In case you’re tempted to think you’re in a place of sweetness and light, the ominous music playing over the sound system as you walk through the rooms is a not-so-subtle hint that this place has seen some misery. Southeast Asia is not renowned for the comfort of its prisons at the best of times, but Hoa Lo Prison in downtown Hanoi has a particularly grim history. This is a place of brutality. A place of torture. It’s the Hilton no-one wants to stay in.
I was brought in through enormous steel gates, above which was painted the legend “Maison Centrale.” I had been shot down a short walk’s distance from the French-built prison, Hoa Lo, which the POWs had named “the Hanoi Hilton.” As the massive steel doors loudly clanked shut behind me, I felt a deeper dread than I have ever felt since. [John McCain]1
Hoa Lo Prison used to take up the whole block. In 1993, the Vietnamese government decided that this prime real estate in downtown Hanoi could be put to better use. Most of the original jail has gone, a modern skyscraper with high-end Western restaurants and boutique stores now takes up much of the space. But one corner of the original jail has been preserved as a museum. Visitors can now walk through the cells that have been the scene of so much suffering.
And the museum dwells on that suffering, going into great detail about torture and barbarous treatment. Life-size dummies illustrate how inmates were shackled by one leg, unable to stand or walk. The walls of some of the cells on the dark death row have been cut away and replaced with glass so that visitors can peer into the tiny, dark, and dirty solitary confinement cells used for those awaiting their execution and others being punished. The panels of text, in English, Vietnamese, and French, lay out the degrading treatment by the prison guards toward their captives and the cruelty suffered by the inmates.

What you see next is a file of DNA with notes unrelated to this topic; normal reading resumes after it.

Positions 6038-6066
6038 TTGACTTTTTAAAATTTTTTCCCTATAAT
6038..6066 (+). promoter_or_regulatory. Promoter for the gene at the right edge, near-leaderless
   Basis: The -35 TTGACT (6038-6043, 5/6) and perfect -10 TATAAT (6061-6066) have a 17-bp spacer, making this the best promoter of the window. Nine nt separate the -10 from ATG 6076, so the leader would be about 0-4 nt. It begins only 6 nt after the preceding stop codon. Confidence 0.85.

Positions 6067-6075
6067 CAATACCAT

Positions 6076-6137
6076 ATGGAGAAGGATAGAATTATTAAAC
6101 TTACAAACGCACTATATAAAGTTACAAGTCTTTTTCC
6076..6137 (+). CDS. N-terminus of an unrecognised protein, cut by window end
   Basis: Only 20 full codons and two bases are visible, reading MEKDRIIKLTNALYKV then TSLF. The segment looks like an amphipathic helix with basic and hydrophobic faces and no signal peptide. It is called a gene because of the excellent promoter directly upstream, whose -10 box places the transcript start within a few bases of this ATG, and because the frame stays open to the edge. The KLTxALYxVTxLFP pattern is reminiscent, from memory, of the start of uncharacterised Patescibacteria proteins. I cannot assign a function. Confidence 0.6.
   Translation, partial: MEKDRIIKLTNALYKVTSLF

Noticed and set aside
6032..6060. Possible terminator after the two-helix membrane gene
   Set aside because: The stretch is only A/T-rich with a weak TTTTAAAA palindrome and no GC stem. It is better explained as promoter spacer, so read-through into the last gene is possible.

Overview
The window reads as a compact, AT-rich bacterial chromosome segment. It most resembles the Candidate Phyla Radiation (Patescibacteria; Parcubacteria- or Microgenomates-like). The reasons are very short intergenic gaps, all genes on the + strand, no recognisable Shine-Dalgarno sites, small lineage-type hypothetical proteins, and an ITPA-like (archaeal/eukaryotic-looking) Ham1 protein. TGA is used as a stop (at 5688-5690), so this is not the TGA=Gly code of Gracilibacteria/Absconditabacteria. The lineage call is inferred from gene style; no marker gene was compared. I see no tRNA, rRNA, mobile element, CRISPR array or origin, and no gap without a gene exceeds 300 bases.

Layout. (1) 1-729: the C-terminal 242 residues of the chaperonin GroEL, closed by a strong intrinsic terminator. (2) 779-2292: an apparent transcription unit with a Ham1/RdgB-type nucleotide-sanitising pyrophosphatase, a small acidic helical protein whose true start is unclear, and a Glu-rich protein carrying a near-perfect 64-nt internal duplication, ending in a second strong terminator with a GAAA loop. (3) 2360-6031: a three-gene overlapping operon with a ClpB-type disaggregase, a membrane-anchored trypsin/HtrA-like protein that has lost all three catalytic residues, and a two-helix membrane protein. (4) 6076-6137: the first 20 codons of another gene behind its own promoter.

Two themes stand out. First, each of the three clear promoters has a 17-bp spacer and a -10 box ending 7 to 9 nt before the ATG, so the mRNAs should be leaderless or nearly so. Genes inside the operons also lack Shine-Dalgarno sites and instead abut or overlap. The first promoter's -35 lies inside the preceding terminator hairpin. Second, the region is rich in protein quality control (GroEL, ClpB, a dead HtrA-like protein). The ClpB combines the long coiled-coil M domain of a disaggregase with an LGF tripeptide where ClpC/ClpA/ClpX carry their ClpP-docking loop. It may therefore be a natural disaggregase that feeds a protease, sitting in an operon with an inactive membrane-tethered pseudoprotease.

All of which at first seems a bit surprising given that this is a museum run under the auspices of the Vietnamese government. The official guidebook even notes that it is approved with the required publication permit.
But the villains of the story that the museum tells are not the ones a foreign visitor might expect, especially one from the United States.
Our humanitarian policy toward American pilots is aimed at further illuminating our just cause in order to win over the American people, support our enemy proselyting operations, and win the sympathy of world opinion for our people’s resistance war against the Americans to save the nation.[North Korean Politburo, 1969]2